NASHVILLE — In the old movie 48 Hours, cop Nick Nolte has to meet and befriend convict Eddie Murphy. Nolte needs Murphy's help to find a killer. The two must bond, navigate the nightlife of San Francisco, dodge bullets and, in Nolte's case, a girlfriend that feels neglected. All in a two-day period.
Piece of cake compared to what Kentucky faces until the Selection Sunday show.
A 64-48 loss to Vanderbilt on Friday night in the Southeastern Conference Tournament quarterfinals left UK with 48 hours to fill. The Cats had time to ponder a trouble-filled season, their failure in a must-win game and the possible ignominy of not receiving a bid to the NCAA Tournament.
To help fill the time, Julius Mays said he'd do homework rather than watch other so-called "bubble" teams influence Kentucky's post-season fate. So, homework, the bane of a college student's life, is better than basketball?
"I wouldn't say it's better," he said. "But I've got quite a bit to get done."
It was widely believed that Kentucky (21-11) had to beat Vanderbilt to secure an NCAA Tournament bid. Instead, the Cats find themselves in a peculiar and vulnerable position.
"I've always been part of teams where we're sitting and waiting to see where we're supposed to be," junior Jon Hood said. "What one-seed are they supposed to be?"
The loss of control irked the UK players. They can only sit and wait and hope.
"It (stinks)," Mays said. "But there's nothing I can do about it. We had the opportunity to keep it in our hands. But we didn't seize the moment and take advantage of it."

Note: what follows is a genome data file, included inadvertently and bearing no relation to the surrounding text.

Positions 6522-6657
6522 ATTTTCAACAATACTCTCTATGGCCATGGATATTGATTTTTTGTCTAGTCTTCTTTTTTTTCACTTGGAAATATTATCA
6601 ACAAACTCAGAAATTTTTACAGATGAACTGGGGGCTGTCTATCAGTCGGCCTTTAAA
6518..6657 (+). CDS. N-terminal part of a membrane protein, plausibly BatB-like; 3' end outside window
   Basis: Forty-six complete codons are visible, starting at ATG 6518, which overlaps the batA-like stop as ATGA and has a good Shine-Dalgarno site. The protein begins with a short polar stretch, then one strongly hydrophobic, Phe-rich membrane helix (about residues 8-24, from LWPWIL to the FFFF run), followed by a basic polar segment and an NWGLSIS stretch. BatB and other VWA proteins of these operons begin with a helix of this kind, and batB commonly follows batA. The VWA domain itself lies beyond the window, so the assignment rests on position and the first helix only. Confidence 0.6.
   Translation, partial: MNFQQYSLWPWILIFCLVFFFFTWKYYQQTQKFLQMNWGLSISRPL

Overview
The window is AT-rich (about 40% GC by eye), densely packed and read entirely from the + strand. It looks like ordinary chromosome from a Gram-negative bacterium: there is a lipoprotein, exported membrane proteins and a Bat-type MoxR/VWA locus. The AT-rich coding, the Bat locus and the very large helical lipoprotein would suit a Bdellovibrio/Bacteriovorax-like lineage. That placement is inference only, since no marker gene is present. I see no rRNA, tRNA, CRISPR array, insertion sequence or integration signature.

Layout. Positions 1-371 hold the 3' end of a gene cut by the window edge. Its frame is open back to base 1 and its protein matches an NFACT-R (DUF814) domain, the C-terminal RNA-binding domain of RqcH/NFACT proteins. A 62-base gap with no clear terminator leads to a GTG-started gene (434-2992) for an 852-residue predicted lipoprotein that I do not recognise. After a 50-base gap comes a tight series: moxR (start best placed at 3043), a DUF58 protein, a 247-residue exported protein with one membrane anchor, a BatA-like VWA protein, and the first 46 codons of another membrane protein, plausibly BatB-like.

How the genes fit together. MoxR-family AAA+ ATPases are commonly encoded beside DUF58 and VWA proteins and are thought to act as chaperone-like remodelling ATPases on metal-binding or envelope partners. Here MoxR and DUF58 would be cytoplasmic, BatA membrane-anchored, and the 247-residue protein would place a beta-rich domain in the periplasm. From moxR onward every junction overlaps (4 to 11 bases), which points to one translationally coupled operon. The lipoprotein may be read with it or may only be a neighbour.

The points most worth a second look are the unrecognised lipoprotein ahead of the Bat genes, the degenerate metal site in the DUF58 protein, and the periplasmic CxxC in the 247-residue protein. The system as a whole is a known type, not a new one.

Hood echoed Mays' philosophical point of view.
"We can't do anything about it," he said. "Before we could do something about it. Everybody wants to control their own fate. ... We can't do anything about it, now."
Kentucky's many freshmen seemed unsure of what to do next. They had never before been in NCAA Tournament limbo.
Willie Cauley-Stein boiled it down to the essentials.
"Hopefully, the teams we need to lose, lose," he said, "and the teams we need to win, win."
That plea for help took a hit later in the night when Ole Miss rallied to beat snake-bit Missouri in the SEC Tournament's final quarterfinal game.
"We were on Death Row," Ole Miss Coach Andy Kennedy said of his team's sense of urgency, "and we knew it."
Meanwhile, Kentucky waits for a call from the governor commuting its death sentence.
When asked what case for Kentucky's inclusion he would make to the NCAA Tournament Selection Committee, the always cooperative Cauley-Stein obliged.
"When everybody plays as a team and does what they're supposed to do, we can beat anybody," he said.
Cauley-Stein noted victories over Florida, Missouri and Ole Miss. All three figure to be in the NCAA Tournament.
"Florida is a lock, and we beat them," he said. "Missouri is a lock, and we beat them. ...
"It's just the fact when we come out and play like we know how."
Mays suggested a bottom-line appeal to the Selection Committee. "I don't think there are (68) teams better," he said.
Kentucky's record away from Rupp Arena without Nerlens Noel throws that contention into doubt. The Cats lost all five games away from home without Noel by double-digit margins. That had happened to the proud program only once: in 1910. The five losses came by an average margin of 17.2 points.
When asked to explain the road losses, Hood cited Noel's absence. "He's one of the best players I've ever seen in person," he said. "One of the best players I've ever had on my team."
But the players suggested that more than Noel's absence hurt Kentucky down the stretch.
"We didn't show the right effort," Kyle Wiltjer said before adding a few moments later, "We didn't play as a team tonight."
Hood said much the same thing.
"We should have come together better, but we didn't," he said. "Now, we're suffering from it."